At the same time I began the Living School in 2014, my husband and I moved to Manhattan for a three-year job assignment. In seeking community, I did as I had always done: joined a progressive church and then engaged, advocating and working for social justice. One problem arose.
While others around me rallied with enthusiasm, I flat-lined. Nothing aroused the passion I once experienced as a high school theology teacher of social justice.
Confounding the issue was my increasing desire to spend time in Central Park. I even began taking tours, all of which presented this fact: The annual budget of Central Park Conservancy was $65 million. My old warrior-self couldn’t help but protest: “So much money doing what? Making a park pretty?”
But my heart refused to acknowledge such a challenge.
Within a few months, I trained to be a greeter in an information kiosk. A year later, I was a certified tour guide. Yes, I enjoyed the work, but I couldn’t help but wonder: Why had I—a once passionate advocate for justice—spent nearly 100 hours in training to lead wealthy tourists around an iconic park?
Actually, I knew the reason. It all hinged on one Saturday afternoon. Walking across the Great Lawn, I saw hundreds of people—Jewish families celebrating Sabbath, Muslim women sitting beside strollers, youth of all backgrounds playing softball. . . . The beauty astonished me. And so did the realization that none of that would exist if the Conservancy had not raised nearly one billion dollars since its founding in 1980. I was humbled—and proud to be part of it.
I saw that “justice” work takes many, many forms, including the creating of public space so beautiful, so accessible that everyone wants to be there—together.
And yet, I knew, back home in Louisville, all my training and experience would be for naught. Few tourists roam our city parks.
Upon moving back, I searched for some means of re-engaging with the community, but struggled. Nothing felt right. But then, at my favorite park, I was reminded of the Olmsted Parks Conservancy of Louisville. Immediately, I called the number posted on the flyer I had found and chatted with the volunteer coordinator. They had no tour guide program for me to join.
When I later met the coordinator, we discussed the three flagship parks in Louisville that Frederick Law Olmsted had designed in 1891. As she explained Olmsted’s vision—one that saw each park offering different gifts to all city residents—I immediately understood. Olmsted intended that each person would visit and enjoy every park.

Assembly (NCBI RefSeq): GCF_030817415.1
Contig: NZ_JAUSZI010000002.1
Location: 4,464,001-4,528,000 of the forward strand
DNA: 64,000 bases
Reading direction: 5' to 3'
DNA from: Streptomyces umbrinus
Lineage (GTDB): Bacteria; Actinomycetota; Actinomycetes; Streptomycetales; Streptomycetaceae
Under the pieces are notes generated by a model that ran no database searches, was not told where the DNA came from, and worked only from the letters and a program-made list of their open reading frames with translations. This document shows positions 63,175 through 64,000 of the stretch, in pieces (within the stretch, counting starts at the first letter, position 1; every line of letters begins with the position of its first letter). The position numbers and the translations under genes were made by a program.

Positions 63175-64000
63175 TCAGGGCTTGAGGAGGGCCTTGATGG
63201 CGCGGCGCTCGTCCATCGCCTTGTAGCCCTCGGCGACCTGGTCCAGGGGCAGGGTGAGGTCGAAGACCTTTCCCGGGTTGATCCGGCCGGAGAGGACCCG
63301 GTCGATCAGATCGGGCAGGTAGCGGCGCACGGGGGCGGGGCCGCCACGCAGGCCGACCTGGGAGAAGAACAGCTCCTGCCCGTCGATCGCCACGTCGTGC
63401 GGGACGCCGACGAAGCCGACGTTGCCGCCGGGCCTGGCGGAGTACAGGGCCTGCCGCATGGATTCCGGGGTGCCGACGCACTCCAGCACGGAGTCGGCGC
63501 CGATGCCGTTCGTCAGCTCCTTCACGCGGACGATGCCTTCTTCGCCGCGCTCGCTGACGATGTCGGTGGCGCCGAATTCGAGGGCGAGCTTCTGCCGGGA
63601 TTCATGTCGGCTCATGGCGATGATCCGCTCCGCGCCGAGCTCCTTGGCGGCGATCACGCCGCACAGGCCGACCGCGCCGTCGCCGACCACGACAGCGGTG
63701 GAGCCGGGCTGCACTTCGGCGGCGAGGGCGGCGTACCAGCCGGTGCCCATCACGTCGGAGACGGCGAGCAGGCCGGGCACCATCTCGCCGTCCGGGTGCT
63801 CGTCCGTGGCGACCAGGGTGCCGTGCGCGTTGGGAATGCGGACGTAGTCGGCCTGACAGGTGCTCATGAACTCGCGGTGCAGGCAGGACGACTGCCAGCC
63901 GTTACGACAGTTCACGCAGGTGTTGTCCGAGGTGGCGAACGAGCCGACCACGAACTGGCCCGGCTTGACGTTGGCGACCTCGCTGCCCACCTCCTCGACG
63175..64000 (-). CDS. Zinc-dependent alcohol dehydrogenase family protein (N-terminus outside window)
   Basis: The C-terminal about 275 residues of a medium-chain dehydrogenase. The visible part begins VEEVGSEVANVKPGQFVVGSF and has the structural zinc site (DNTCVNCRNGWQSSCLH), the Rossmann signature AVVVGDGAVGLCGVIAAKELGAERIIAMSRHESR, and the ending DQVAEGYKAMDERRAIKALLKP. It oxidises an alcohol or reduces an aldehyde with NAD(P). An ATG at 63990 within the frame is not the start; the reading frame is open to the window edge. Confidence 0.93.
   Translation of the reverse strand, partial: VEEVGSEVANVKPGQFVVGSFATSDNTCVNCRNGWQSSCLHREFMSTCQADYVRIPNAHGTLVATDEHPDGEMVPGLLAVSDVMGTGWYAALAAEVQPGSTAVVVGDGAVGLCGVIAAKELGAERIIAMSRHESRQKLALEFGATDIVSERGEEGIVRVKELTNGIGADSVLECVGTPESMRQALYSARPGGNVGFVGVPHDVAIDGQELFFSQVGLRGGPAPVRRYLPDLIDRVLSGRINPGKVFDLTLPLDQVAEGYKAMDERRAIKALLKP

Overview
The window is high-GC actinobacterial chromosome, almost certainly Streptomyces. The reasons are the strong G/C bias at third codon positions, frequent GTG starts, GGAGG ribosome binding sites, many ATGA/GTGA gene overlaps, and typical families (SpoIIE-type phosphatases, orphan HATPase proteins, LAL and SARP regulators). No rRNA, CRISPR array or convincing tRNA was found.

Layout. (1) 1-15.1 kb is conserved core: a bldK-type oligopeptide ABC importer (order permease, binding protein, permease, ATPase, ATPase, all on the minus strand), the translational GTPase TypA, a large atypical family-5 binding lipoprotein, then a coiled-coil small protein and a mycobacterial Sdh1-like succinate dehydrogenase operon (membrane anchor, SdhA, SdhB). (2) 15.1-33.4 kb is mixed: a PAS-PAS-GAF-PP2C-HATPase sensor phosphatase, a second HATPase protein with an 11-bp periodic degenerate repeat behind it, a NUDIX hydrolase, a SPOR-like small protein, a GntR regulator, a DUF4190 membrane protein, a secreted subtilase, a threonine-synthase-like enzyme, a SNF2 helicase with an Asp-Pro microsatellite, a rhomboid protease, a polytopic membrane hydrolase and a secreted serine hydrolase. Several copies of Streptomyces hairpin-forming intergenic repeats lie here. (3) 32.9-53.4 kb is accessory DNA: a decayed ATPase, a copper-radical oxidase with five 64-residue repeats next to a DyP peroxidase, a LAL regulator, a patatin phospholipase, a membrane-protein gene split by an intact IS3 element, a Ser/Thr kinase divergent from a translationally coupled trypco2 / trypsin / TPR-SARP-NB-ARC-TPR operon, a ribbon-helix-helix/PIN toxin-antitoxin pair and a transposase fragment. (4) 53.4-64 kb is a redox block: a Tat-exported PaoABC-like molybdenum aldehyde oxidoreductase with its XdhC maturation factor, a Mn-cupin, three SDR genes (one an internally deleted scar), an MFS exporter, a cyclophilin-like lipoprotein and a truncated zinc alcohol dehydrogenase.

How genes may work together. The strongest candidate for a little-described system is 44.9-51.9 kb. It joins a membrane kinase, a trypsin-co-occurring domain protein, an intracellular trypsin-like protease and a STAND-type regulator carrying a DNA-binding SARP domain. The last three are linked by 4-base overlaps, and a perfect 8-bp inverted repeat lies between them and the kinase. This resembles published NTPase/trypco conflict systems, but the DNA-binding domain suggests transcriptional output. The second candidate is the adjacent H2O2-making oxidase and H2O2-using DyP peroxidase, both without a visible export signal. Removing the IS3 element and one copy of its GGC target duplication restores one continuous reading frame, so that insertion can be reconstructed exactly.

As we continued discussing his philosophy that public parks enhance a city’s well-being by providing a place where all—regardless of social class, ethnicity, race—could mingle, we bemoaned the reality of Louisville, a place where the parks are as segregated today as they were during the era of red-lining and Jim Crow laws.
How wonderful it would be, we agreed, if all people could know the true intentions of our city’s park designer. And then the obvious became apparent:
I could create a tour program to communicate just that. For now, my tours will be offered as a members-only perk, with the goal of attracting new members and funding. And yet, my tours are so much more.
As a member of the 2016 Living School cohort, I never had to complete a solidarity project. But here it is.
In scripting and leading tours, I am weaving Olmsted’s vision into our contemporary lives, a vision that challenges structures and habits that obstruct our city’s ability to overcome our segregated past. I am also weaving my own experience from Manhattan into my life here—those hours I spent training now serve me well.
Clearly my heart knew all along what it desired: that my social justice warrior self should die. In its place, a new self is emerging, one who longs for union and integration of self, community, all. Passion, enthusiasm are mine again. I am home.
Denise Davis (’16) is creating that tour guide program with the hope of eventually training inner-city youth to be summer guides and hosting oral history nights at community gatherings.